Emergency preparedness and response in the African Region: current situation and way forward
Abstract1. The WHO African Region continues to be challenged by frequent conflicts and natural emergency events causing injury, death, population displacement, destruction of health facilities and disruption of services, often leading to disasters. The total economic loss resulting from disaster-related deaths in the Region in 2007 is estimated at US$ 117.2 million.1 During 2008 over 12 million refugees and Internally Displaced Persons were registered2 compared with about 6 million in 1997.3 In 2009 in the Horn of Africa, about 23 million people required humanitarian food aid,4 and more than 1.5 million people in 26 countries were affected by floods.5 2. In 1997, the Forty-seventh session of the Regional Committee adopted Resolution AFR/RC47/R1 on the Regional Strategy for Emergency and Humanitarian Action. The five-year strategy called on all Member States to strengthen their institutional capacity for Emergency Preparedness and Response (EPR) through self-reliance. 3. Recent major disasters including tsunami in the Indian Ocean in 2004 have prompted the emergence of new global initiatives aimed at further strengthening of EPR. The World Conference on disaster reduction in Hyogo, Japan, in 2005, adopted the Hyogo Framework for Action 2005–2015.6 It calls on all nations to support the creation and strengthening of multisectoral national platforms for EPR to ensure coordinated action on disaster risk reduction. In addition, the International Health Regulations (2005) provide a framework for implementing alert and response activities to control international outbreaks and other public health risks and emergencies. 4. In 2005 a United Nations independent commission proposed reforms in the management of humanitarian response.7 These reforms were subsequently adopted in 2006 by the United Nations General Assembly.8 The reforms focus on three areas namely: (a) building strong UN leadership at the field level; (b) improving efficiency, accountability and coordination of interventions through sectoral working groups (Humanitarian Clusters) and; (c) creating predictable sources of funding to facilitate effectiveness of humanitarian response. 5. In line with the Hyogo Framework for Action and the principles underpinning humanitarian reform, Member States adopted World Health Assembly Resolution WHA59.22 on EPR in 2006. The resolution requests Member States to further strengthen their national EPR programmes with a special focus on building health systems and increasing community resilience. The establishment of the African Public Health Emergency Fund, as requested in Resolution AFR/RC59/R5 adopted in 2009 by the Fifty-ninth session of the WHO Regional Committee for Africa, will further improve the funding of EPR.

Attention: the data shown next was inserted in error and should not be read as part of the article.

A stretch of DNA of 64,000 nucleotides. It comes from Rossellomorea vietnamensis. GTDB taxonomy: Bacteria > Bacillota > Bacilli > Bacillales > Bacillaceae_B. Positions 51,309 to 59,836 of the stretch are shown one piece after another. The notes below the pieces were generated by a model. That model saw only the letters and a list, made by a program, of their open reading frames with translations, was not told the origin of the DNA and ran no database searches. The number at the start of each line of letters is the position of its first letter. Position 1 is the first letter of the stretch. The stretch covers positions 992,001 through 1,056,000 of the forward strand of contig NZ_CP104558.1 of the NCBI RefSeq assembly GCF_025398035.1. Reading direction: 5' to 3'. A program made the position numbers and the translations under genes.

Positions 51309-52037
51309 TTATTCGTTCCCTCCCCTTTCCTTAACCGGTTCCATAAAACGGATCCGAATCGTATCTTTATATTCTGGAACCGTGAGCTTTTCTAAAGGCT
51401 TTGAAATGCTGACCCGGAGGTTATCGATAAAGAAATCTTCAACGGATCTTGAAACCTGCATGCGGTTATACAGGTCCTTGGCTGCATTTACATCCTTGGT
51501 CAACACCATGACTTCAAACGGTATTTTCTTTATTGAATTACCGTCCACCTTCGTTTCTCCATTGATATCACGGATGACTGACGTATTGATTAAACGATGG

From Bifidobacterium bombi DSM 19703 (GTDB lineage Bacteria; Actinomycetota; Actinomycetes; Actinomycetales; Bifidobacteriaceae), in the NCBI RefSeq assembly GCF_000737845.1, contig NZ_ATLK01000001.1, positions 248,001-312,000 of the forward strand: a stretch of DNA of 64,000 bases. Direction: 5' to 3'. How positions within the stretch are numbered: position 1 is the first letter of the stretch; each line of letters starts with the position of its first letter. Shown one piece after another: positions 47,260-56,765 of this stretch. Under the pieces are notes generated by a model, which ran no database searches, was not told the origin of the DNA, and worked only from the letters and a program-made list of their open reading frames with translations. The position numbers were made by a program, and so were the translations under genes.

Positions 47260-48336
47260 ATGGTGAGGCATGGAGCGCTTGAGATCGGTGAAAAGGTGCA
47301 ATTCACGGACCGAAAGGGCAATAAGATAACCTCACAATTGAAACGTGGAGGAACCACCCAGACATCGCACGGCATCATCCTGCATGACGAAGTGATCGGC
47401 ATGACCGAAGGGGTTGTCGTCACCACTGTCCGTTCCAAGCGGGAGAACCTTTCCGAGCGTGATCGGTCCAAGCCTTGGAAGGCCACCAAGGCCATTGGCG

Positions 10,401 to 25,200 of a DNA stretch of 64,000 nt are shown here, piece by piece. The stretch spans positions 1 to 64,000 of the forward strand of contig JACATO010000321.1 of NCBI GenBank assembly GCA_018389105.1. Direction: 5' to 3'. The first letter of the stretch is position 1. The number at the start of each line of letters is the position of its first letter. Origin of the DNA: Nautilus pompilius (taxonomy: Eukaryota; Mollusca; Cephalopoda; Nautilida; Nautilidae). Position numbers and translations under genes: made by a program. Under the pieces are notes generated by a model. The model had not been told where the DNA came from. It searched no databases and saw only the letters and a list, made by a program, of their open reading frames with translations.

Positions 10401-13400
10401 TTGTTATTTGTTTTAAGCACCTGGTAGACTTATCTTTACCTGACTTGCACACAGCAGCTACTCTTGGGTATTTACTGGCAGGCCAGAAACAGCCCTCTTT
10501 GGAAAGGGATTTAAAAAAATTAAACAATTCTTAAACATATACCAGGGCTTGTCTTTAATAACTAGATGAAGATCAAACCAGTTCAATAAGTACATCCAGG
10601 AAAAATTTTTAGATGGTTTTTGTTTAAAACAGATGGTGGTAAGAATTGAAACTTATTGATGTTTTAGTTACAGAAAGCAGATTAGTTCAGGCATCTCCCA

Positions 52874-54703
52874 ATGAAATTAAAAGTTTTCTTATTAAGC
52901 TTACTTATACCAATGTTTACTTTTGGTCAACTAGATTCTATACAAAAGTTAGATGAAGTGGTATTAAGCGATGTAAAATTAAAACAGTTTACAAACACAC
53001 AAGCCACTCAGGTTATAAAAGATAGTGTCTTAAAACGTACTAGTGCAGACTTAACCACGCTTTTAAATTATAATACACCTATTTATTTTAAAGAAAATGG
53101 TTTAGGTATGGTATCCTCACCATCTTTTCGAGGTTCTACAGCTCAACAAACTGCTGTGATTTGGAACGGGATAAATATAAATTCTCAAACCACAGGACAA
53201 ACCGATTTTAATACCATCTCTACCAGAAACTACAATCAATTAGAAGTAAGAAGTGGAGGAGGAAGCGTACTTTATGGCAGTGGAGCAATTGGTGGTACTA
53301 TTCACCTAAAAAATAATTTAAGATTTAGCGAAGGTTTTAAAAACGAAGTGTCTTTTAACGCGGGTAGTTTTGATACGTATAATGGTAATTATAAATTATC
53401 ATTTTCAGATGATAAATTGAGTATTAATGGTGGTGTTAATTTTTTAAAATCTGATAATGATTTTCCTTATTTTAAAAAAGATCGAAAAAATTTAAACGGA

Regional Committee for Africa, 60. (2011). Emergency preparedness and response in the African Region: current situation and way forward. http://www.who.int/iris/handle/10665/1679